I believe one major problem we have in the body of Christ is that many Christians are determining what their measure should be, instead of Christ. (We must submit to the will of God in this area, as in every other area, or we're going to have chaos to one degree or another. His ways are always right and good!) There hasn't been much good teaching in the body of Christ on what the Bible says on this topic. For one thing, many ministers don't think in terms of limiting themselves to the measure assigned by God. (When ministers are not functioning in the measure assigned by God, it causes gigantic problems. For one thing, they will be "ministering" to some significant extent in the flesh, which leads to all sorts of big problems, including doctrinal errors and strife.) As I mentioned, the need to limit ourselves to our assigned measure is a major point that the apostle Paul made in Rom. 12:3-8.

Many ministers (and the problem isn't limited to ministers) think they can do just about everything (this mentality permeates our culture) and that they don't have much need for the other ministries; but this isn't God's plan. (Many of us, and not just ministers, have picked up the idea that "I can do anything; in fact, anything you can do I can do better." Christians, if they aren't careful, can still be motivated by pride and stupidity. It's easy to be fleshly.) When Christians, and especially ministers, don't stay within their measure assigned by God, it leads to confusion and fleshly competition, and the body of Christ is out of divine order. For the body of Christ to function as it should, every Christian, and especially every minister, must make their proper contribution (in accordance with the plan and grace of God). Of course it's also true that we should always be open for God to use us anyway He sees fit to meet a need.

I'll quote part of what S. D. F. Salmond says under Eph. 4:7 ("Expositor's Greek Testament," Vol. 3 [Eerdmans, 1974 reprint], page 323). "God's gracious relation to all [referring back to Eph. 4:6] is a relation also to each individual. Not one of them was left unregarded by Him who is the God and Father of all, but each was made a partaker of Christ's gift of grace, and each, therefore, is able and stands pledged to do his part toward the maintenance of unity and peace."]] (8) Therefore it says, 'WHEN HE ASCENDED ON HIGH, HE LED CAPTIVE A HOST OF CAPTIVES, AND HE GAVE GIFTS TO MEN.' [[In verses 8-10 Paul makes an application of Psalm 68:18, which he loosely quoted here. He takes the words HE ASCENDED ON HIGH of the ascension of Christ back to glory after His atoning death and resurrection (cf. Phil. 2:9-11). Christ had to descend before He could ascend. First He descended to the earth (from heaven) to be born of the virgin (e.g., Phil. 2:6, 7). Then, after His all-important atoning death on the cross, His soul/spirit descended into Hades. (("He...descended into the lower parts of the earth" [Eph. 4:9]. Compare Acts 2:27 (NKJV "Because You will not leave my soul in Hades...."); Acts 2:31 (NKJV "...His soul was not left in Hades....") See the discussion on the meaning of Hades, Paradise, etc., in this paper after finishing verses 1-16 and before starting verse 17.)) In their original setting these words of Psalm 68:18 spoke of God's ascending Mt. Zion (cf. Psalm 68:16) after defeating His opposition.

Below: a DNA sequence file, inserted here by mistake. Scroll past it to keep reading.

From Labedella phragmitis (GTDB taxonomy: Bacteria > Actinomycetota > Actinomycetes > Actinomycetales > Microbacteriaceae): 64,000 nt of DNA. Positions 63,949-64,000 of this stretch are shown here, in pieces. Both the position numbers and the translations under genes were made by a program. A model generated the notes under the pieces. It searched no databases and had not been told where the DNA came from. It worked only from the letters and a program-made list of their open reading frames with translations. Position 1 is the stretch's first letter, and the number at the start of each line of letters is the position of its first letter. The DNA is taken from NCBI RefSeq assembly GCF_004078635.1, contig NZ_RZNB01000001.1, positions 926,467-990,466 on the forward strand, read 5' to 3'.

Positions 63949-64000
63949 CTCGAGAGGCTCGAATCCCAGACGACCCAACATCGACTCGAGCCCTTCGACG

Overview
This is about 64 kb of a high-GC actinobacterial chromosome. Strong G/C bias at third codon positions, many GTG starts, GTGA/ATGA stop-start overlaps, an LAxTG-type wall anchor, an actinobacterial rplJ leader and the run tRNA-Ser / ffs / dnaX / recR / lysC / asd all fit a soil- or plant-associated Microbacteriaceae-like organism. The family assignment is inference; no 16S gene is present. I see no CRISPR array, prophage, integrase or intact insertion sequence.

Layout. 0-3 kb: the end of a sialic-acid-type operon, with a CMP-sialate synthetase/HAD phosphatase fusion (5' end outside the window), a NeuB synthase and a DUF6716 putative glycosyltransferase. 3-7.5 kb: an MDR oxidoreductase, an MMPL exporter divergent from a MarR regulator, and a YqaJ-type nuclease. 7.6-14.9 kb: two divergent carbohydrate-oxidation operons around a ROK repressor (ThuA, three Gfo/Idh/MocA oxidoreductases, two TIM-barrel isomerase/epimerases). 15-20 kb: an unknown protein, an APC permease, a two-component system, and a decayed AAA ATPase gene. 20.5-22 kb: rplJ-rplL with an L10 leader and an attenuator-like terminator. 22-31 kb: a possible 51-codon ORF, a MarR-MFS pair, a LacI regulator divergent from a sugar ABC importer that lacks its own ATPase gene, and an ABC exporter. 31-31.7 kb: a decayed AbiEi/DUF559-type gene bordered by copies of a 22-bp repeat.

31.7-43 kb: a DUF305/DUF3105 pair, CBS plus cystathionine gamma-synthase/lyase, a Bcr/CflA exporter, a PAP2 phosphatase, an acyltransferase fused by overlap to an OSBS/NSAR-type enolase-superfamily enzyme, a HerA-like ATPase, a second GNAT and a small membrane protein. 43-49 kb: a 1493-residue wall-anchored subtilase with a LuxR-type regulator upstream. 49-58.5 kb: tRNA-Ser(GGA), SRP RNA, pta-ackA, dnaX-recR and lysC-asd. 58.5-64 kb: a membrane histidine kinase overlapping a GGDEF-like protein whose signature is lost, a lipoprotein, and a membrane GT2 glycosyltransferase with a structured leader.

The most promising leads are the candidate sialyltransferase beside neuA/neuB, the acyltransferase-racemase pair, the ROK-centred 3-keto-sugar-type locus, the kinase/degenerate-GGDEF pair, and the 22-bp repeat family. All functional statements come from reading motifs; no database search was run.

I'll quote part of what Ralph Earle said on the meaning of "the lower parts of the earth" ("Word Meanings in the New Testament" [Baker, 1986], page 311). "This strange expression has provoked an endless amount of discussion, especially in the older commentaries. [I suppose this expression seems strange to Earle because he, in agreement with many, thinks this expression refers to Christ's coming down to the earth in the virgin birth, not of His descent into Hades.] There are two main interpretations. The first would refer it to a descent into Hades (cf. the Apostles' Creed). The second would apply it to the Incarnation. Some of the Early Church fathers, such as Irenaeus, Tertullian, Jerome, together with Erasmus, Bengel, Meyer, Alford, and others, took the former view. On the other hand, Calvin proposed the latter, and many modern commentators have followed him."